Chivalry or Feminism?

  • SumoMe

1627162852_64814deb09.jpgBefore I start writing this piece, I must confess that I am extremely nervous about treading into “dangerous” territory. However, I must also accept that I just can’t stop myself from writing on this topic and would therefore have to take the risk, knowing very well that I might have to face dire consequences! Talking about this “sensitive” issue is no less than opening a Pandora’s Box, where so many controversies just overshadow simple and basic facts.

It so happened that the other day, I was traveling by a DTC bus which stopped at a bus stand and there, I saw a lady enter the bus. I instantly got up and offered my seat to her. She smiled at me as she graciously took the seat. My chest swelled up at the very thought of being so chivalrous and pleasing a lady.

However, on another day, I was forced to vacate a seat because I was sitting in the Women’s Section of the bus. This was where my confusion started. Firstly, I didn’t know whether it was chivalry, because chivalry means men having a courteous behaviour towards women which is not forced upon, but is more like a sign of showing respect. I definitely respected her right to that seat but I am not sure if I had the same level of respect for that lady after that incident.

This brings me to my second point, if it wasn’t chivalry, then was it feminism? Before I build up on my discussion (or confusion), I would want to delve into the true meaning of the term “feminism”(for my sake or the reader’s). To put it very simply, feminism is the doctrine advocating social, political, and all other rights of women equal to those of men. This means that women should be treated equal to men in all aspects of life.

This makes me even more confused because when that lady demanded that seat, did she already assume that she was the “weaker sex” and thus needed that “reservation”? If she were a feminist (which all women are!!), then she would have believed in the “equal rights theory” and wouldn’t have demanded that seat since by doing so she is also respecting my right to that seat. So what feminism has actually done here is that it has not only proclaimed women as the “weaker sex” but has also killed that sense of chivalry in me, because it was imposed (or maybe she just wanted the seat because it was reserved and she had an opportunity to it, and that I’m just overanalyzing the whole situation since I have nothing better to do).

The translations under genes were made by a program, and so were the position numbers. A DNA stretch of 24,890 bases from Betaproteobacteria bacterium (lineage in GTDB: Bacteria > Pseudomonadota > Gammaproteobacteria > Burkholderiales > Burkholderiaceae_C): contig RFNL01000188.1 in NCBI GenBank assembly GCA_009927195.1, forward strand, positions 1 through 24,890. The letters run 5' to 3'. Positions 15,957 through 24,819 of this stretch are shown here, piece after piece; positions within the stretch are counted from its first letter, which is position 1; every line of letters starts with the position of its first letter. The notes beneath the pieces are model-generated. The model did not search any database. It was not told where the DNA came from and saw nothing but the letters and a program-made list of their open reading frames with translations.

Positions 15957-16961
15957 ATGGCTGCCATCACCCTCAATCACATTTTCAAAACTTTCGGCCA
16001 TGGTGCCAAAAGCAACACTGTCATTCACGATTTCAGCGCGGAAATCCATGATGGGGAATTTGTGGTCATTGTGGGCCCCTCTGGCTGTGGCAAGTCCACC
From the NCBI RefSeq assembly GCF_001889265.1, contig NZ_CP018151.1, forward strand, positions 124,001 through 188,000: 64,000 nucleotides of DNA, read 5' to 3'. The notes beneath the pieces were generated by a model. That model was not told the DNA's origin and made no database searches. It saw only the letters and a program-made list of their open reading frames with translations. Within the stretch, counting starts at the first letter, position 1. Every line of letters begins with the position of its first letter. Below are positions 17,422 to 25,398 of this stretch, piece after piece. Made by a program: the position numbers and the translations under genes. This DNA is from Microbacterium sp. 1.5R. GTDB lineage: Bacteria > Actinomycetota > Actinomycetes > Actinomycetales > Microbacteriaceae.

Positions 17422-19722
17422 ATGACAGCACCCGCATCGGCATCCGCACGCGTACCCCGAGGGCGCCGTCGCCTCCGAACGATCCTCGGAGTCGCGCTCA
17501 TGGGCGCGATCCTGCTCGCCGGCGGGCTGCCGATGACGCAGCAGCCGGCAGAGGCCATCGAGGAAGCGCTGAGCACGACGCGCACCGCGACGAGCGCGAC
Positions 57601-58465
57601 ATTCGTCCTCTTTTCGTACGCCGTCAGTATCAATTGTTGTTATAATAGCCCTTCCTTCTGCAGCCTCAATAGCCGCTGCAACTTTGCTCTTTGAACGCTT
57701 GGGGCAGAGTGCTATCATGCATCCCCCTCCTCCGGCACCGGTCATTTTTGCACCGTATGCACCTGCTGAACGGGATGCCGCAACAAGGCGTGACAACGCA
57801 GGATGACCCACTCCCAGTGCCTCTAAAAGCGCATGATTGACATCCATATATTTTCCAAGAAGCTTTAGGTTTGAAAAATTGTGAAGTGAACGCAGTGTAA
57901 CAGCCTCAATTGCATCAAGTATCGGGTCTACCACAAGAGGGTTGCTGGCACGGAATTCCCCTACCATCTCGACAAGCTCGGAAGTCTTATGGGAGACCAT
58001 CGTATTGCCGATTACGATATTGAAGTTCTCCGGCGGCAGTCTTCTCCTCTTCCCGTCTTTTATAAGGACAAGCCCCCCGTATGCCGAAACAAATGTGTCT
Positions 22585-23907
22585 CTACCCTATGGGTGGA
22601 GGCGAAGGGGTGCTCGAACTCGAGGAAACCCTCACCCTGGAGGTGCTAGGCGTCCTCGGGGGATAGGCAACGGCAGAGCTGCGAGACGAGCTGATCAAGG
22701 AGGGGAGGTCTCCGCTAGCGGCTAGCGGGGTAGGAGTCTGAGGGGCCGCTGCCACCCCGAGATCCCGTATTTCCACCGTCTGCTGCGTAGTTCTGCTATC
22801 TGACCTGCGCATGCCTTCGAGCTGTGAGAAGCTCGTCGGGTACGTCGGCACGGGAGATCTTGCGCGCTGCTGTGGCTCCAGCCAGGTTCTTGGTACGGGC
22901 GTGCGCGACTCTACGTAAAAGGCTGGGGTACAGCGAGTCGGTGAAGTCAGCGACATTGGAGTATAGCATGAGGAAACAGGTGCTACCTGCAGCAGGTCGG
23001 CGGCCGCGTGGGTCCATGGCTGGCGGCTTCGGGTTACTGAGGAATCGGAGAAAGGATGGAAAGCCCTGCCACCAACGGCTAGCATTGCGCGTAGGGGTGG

When chivalry becomes compulsory because of feminism, the entire notion of the former dies out. While some feminists believe that chivalry is a part of feminism, because you can’t uphold women’s rights without showing respect to them. I, however, believe that it is a bit ironical if it is forced upon. As I said earlier, you can force me to respect her rights, but through this act you can’t force me to respect her. So isn’t the entire concept of feminism a bit flawed? Having made this statement, I believe I have placed my life in jeopardy.

It seems our “attempts” to be chivalrous can be interpreted as attempts to assert superiority and drive women to an inferior position in our polity and society, which again goes against the entire notion of feminism. To offer acts of chivalry, men must consider women to be a “weaker sex”, at least this is what a few women think.

Coming back to my confusion, are chivalry and feminism mutually exclusive or is chivalry a subset of feminism? Even after putting so much thought into it, staring at this computer for nearly two hours collecting facts, I fail to come up with a convincing answer. Some women find it nice to have the car door opened for them, some are offended by it, and some expect it.

Having said all this, I would want to make another “perplexing” statement – I am a feminist. After reading this, some people might think that I’m either really confused or this is a dire attempt to save my life which I earlier placed in jeopardy. However, I’m a feminist who believes that women should get equal rights in society, which they haven’t received in the past. I believe that because of the existing structure in society even if women need certain reservations, it is justified. What I don’t believe in is that women should exploit this opportunity to degrade men by taking advantage of situations in the name of feminism.

What each and every man or woman needs to do is to search for the true meaning of feminism and not follow a warped idea of it, where respect comes not from fear, but from the heart, where the rights of a woman are upheld without compromising the rights of a man.

I personally feel that these offers of courtesy should not be seen as degrading and that gender equality should have no influence on our use of common courtesy. Chivalry is not in direct conflict with woman’s equality as long as equality represents equal opportunities and not physical equivalency. If reservations are required to provide equal opportunities to women, then so be it. Would accepting this “help” render women inferior to men? This brings us back to where we started.

But even in the midst of all this confusion, I will still be that chivalrous boy that my parents brought up. I will still open a door, vacate a seat, help the ladies with their luggage, pay for the first date (only the first one mind you!!), stand up when a lady enters a room, irrespective of what the other sex thinks of it. Chivalry is definitely not dead, but it’s hidden somewhere in the midst of all these controversies. In the end I have to say that I cannot rest my case. I want to, but cannot.

Samarjit Singh Khanna

[image by quinn.anya]

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